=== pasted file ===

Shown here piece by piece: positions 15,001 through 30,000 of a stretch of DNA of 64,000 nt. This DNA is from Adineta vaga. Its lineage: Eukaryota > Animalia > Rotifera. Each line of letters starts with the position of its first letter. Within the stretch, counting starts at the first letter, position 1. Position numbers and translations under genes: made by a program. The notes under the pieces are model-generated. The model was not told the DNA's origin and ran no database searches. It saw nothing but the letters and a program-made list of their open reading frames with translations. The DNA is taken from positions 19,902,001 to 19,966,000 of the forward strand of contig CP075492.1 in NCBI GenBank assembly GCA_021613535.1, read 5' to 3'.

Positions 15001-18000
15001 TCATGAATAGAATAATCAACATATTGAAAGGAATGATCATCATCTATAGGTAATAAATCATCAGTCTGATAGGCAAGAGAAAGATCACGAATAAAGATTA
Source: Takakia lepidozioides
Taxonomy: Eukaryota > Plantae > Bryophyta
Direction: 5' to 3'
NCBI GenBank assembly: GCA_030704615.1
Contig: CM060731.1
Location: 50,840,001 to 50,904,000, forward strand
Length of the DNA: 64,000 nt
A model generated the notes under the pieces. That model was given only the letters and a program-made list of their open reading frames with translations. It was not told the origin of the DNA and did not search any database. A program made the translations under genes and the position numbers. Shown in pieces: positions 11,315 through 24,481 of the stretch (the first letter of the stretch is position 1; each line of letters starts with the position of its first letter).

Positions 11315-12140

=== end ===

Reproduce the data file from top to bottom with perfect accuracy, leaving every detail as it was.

Shown here piece by piece: positions 15,001 through 30,000 of a stretch of DNA of 64,000 nt. This DNA is from Adineta vaga. Its lineage: Eukaryota > Animalia > Rotifera. Each line of letters starts with the position of its first letter. Within the stretch, counting starts at the first letter, position 1. Position numbers and translations under genes: made by a program. The notes under the pieces are model-generated. The model was not told the DNA's origin and ran no database searches. It saw nothing but the letters and a program-made list of their open reading frames with translations. The DNA is taken from positions 19,902,001 to 19,966,000 of the forward strand of contig CP075492.1 in NCBI GenBank assembly GCA_021613535.1, read 5' to 3'.

Positions 15001-18000
15001 TCATGAATAGAATAATCAACATATTGAAAGGAATGATCATCATCTATAGGTAATAAATCATCAGTCTGATAGGCAAGAGAAAGATCACGAATAAAGATTA
Source: Takakia lepidozioides
Taxonomy: Eukaryota > Plantae > Bryophyta
Direction: 5' to 3'
NCBI GenBank assembly: GCA_030704615.1
Contig: CM060731.1
Location: 50,840,001 to 50,904,000, forward strand
Length of the DNA: 64,000 nt
A model generated the notes under the pieces. That model was given only the letters and a program-made list of their open reading frames with translations. It was not told the origin of the DNA and did not search any database. A program made the translations under genes and the position numbers. Shown in pieces: positions 11,315 through 24,481 of the stretch (the first letter of the stretch is position 1; each line of letters starts with the position of its first letter).

Positions 11315-12140